This Court also recognizes that underinsurance coverage is not dependent on the insured occupying a covered vehicle, rather, the coverage is personal to the insured. Chaffee v. U.S. Fid. Guar. Co. (1979), 181 Mont. 1, 7, 591 P.2d 1102, 1105. In Chaffee, three cars were insured under one policy and we held that plaintiff, as an insured or a family member, was entitled to stack the coverage regardless of occupancy. Chaffee, 591 P.2d at 1105.
Here, however, the Chaffee holding is inapplicable. The policy at issue states: "Insured person means: (a) You or a family member. (b) Any other person while occupying your insured car." The Chaffee holding that occupancy is not required applies only to subsection (a) of the policy definition, that is, the insured or a family member. As to passengers, logic dictates that you cannot be a "passenger" in a car unless you are occupying that car. If the occupancy requirement were deleted as to subsection (b), passengers, then the definition of insured becomes totally open-ended and encompasses not only the insured and his or her family, but also "any other person." Public policy is not furthered by having insurance policies cover named insureds, their families, and "any other person." Such global coverage would render the definition of insured nonsensical.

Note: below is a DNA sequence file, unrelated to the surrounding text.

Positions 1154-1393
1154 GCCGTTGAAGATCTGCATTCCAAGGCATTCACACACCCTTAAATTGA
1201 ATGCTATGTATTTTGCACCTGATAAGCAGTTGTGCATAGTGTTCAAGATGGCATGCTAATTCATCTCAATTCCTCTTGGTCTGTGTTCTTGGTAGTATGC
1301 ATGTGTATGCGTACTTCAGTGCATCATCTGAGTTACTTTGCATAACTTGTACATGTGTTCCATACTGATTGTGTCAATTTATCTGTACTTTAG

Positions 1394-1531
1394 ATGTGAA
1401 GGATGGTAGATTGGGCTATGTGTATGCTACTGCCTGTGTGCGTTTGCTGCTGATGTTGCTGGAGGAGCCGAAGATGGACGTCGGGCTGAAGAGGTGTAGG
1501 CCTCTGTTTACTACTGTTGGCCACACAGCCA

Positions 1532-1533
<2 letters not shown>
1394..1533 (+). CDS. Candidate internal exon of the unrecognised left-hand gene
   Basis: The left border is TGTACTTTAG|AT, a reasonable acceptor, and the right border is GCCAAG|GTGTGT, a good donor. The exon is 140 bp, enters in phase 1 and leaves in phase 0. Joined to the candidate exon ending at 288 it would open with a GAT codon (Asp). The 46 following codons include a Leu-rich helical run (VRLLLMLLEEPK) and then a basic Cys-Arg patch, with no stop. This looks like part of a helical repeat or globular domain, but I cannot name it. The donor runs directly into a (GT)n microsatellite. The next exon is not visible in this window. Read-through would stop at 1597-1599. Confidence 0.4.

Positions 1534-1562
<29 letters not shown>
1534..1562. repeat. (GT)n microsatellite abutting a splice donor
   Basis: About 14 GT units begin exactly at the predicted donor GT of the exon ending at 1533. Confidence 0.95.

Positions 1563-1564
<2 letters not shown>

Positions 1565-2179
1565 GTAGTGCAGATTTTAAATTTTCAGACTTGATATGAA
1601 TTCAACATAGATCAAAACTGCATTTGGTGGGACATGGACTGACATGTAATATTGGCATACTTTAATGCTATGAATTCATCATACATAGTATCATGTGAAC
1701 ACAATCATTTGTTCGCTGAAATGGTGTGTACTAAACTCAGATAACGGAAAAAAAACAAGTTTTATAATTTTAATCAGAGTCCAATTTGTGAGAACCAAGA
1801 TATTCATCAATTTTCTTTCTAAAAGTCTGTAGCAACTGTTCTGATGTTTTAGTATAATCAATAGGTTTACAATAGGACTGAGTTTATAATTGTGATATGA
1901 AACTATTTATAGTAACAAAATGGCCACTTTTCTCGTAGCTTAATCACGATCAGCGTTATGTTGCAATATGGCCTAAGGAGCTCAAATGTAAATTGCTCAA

In this case, Chilberg does not fit within the definition of insured, either as a named insured, family member, or occupant of a vehicle insured under that policy. Further, the public policy rationale underlying stacking, namely prohibiting insurers from defeating coverage which the insured reasonably expected, is not served by stacking the policies in the instant case. See Kemp, 601 P.2d at 24; Chaffee, 591 P.2d at 1105.
We hold that the District Court properly determined that there were no genuine issues of material fact and that Mid-Century was entitled to judgment as a matter of law.
CHIEF JUSTICE TURNAGE, JUSTICES TRIEWEILER, NELSON and HUNT concur.